Ontogeny reflects Phylogeny. This is a case where personal maturity and cultural maturity may be reflections of each other. It is a sign of greater maturity to be able to discern that there are traps for us waiting to swallow us up in self-righteousness when we jump to presumptions of what is good or bad, or evil. It is a sign of adolescence to want to use a misunderstanding of one’s growing strength by confusing it with power and using it as a cudgel to insist on our right. So it shouldn’t be surprising that our long cultural adolescence, this misspent youth since before Alexander and reaching at least to the reductio ad absurdum of a Justin Bieber, should reflect that same trajectory. As with any prolonged, misspent adolescence; our survival is rather in doubt! But our destruction is just about assured if we don’t address it!

Let’s turn the telescope around and look in from the other end. Evil.

No one, outside of poor little “Butters” Scotch and his alter-ego, Captain Chaos, actually sees themselves as evil. Every tyrant is, in his own lights, a justified victim redressing wrongs. This does nothing to excuse their actions. This does not diminish the harm. But it is never-the-less the truth. Whether through physical brain damage or some level of abuse they were subjected to, or some combination of the two, they feel justified in their actions – or they would not act. If the combination of circumstances and the right level of intoxicating self-righteousness were not there, we wouldn’t have Hitler, we’d just have another fuming inconsequential failed artist, ex-soldier, paper-hanger with an enormous chip on his shoulder, or we would have a suicide – before reaching rock-bottom in that bunker under Berlin in 1945. But right to the end, he was convinced he was the wronged party, the victim of an enormous injustice and betrayal.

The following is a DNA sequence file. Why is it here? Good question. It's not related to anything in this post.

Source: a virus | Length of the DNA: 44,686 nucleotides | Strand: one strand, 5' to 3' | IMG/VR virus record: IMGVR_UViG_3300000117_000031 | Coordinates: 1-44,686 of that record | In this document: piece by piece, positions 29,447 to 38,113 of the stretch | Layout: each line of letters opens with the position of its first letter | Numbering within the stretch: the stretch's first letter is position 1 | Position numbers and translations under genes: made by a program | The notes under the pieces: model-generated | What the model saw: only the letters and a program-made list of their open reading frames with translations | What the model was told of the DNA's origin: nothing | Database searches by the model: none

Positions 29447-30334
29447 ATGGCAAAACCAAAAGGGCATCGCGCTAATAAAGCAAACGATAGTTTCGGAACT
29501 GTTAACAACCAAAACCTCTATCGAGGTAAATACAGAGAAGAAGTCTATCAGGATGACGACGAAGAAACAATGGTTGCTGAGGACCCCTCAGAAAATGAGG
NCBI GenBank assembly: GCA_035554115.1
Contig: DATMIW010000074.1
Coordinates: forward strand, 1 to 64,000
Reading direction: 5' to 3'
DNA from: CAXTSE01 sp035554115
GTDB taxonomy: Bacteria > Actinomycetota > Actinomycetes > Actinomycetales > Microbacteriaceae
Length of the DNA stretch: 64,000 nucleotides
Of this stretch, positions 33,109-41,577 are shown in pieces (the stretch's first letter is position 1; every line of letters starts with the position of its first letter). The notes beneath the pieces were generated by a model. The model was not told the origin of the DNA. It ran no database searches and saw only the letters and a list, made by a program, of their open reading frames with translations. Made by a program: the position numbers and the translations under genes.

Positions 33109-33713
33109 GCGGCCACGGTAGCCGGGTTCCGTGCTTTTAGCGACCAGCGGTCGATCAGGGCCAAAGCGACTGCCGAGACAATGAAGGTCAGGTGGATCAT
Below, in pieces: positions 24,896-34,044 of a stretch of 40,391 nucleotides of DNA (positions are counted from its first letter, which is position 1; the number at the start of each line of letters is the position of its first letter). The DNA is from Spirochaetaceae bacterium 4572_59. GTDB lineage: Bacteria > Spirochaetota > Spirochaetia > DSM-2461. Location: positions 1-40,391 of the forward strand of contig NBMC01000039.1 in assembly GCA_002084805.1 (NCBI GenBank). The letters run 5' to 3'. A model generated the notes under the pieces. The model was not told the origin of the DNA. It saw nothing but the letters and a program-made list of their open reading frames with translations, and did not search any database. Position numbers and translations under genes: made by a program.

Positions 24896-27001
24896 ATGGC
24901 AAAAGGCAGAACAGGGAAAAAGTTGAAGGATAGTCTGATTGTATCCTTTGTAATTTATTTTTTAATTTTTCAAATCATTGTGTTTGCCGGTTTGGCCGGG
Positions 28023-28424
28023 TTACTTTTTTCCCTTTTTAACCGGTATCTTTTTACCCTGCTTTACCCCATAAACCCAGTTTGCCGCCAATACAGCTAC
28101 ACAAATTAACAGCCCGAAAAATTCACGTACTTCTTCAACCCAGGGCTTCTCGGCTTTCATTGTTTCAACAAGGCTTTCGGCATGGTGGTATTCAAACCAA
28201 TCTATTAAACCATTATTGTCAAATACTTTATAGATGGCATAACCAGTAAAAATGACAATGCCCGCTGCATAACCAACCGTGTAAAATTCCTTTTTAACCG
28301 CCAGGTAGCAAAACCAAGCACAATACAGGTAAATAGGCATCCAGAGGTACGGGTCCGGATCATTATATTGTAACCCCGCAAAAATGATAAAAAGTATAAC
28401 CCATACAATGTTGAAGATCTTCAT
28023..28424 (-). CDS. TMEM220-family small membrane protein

It’s not just the list of “successful” mass-murdering politicians and business leaders who feel this way. Every pitiful molester and off-the cuff wife-beater feels the same justification. As do we all, when we let ourselves, or when we cannot help ourselves. – An interesting study I saw recently showed how lack of sleep and a “demanding ” infant doll were enough to reduce our kind and gentle host to the edge of infanticide within about forty-eight hours.

None of this excuses, or acts as an apology. This is what makes so much of life potentially tragic, that we are all capable of arriving in extremis. But to see this unfairness as an excuse to jump on the bandwagon and tally up our own set of justifications to set off after Evil is to just jump on the pile.

Is there “good” hate? Isn’t that what we are lobbying for when we want to claim an exemption from the rule for our own righteousness?

Can we really maintain that pose with a straight face?

This gets to the heart of what sincerity is all about. The cultivation of a space in which we suspend our reactions and poll our organic natures to see whether something rings true or is just another form of intoxicating exceptionalism.